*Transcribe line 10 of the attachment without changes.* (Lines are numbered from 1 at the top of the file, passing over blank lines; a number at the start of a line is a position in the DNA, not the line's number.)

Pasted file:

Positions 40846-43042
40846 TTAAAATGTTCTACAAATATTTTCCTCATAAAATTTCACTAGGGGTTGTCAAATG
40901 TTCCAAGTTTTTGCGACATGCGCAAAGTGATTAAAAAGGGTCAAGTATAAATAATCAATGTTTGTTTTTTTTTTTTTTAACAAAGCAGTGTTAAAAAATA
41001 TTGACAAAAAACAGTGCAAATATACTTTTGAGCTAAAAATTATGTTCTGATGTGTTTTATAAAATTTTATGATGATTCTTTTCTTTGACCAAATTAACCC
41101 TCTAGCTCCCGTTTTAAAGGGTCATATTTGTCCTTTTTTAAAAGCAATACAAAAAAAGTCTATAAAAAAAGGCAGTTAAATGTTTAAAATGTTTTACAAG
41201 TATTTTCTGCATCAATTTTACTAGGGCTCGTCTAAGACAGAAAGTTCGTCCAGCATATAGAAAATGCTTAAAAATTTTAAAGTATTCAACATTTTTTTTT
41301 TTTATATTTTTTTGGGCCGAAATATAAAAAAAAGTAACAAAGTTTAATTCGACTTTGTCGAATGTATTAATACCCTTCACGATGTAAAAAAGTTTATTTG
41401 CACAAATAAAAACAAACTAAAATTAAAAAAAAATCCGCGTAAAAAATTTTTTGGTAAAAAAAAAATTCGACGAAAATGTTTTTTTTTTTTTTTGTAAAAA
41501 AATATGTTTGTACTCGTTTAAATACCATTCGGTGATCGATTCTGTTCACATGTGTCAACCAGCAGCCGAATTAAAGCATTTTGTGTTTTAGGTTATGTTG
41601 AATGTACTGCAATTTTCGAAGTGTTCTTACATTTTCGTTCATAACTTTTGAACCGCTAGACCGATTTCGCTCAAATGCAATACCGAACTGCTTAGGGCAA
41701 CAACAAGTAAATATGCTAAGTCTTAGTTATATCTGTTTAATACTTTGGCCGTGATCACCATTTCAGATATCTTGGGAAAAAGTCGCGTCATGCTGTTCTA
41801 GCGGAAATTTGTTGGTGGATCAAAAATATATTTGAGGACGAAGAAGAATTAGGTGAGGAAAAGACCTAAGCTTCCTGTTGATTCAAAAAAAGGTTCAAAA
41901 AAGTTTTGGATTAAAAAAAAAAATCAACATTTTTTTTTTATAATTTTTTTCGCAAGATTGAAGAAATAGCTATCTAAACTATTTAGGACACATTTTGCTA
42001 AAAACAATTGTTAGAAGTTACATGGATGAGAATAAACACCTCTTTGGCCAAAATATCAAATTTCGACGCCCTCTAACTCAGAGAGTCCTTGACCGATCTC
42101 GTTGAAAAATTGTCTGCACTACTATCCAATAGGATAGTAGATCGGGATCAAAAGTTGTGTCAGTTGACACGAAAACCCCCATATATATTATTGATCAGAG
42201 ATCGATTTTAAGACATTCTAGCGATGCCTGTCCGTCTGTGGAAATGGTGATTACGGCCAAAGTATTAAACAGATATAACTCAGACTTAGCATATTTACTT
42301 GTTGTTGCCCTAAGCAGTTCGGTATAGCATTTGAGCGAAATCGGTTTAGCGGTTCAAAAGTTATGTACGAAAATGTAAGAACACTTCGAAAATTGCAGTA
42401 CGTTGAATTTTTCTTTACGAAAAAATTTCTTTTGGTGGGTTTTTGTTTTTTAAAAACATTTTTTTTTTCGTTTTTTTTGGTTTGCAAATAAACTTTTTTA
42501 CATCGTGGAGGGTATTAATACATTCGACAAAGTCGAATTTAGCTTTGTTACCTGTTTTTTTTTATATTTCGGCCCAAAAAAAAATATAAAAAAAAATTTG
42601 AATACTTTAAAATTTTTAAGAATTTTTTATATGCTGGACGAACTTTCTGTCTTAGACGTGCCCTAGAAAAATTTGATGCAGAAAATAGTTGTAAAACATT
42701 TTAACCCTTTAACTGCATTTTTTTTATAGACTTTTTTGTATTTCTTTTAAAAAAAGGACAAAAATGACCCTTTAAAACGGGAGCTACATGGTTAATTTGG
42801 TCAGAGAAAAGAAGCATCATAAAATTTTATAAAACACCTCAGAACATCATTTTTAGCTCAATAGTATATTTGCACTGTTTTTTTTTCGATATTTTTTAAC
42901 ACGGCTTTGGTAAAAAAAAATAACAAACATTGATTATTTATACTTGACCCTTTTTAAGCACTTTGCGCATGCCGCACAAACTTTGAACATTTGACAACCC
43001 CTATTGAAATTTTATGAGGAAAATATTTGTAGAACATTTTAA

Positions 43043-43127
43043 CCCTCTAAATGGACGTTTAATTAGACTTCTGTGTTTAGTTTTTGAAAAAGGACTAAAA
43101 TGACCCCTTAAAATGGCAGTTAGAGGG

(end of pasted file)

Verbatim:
41601 AATGTACTGCAATTTTCGAAGTGTTCTTACATTTTCGTTCATAACTTTTGAACCGCTAGACCGATTTCGCTCAAATGCAATACCGAACTGCTTAGGGCAA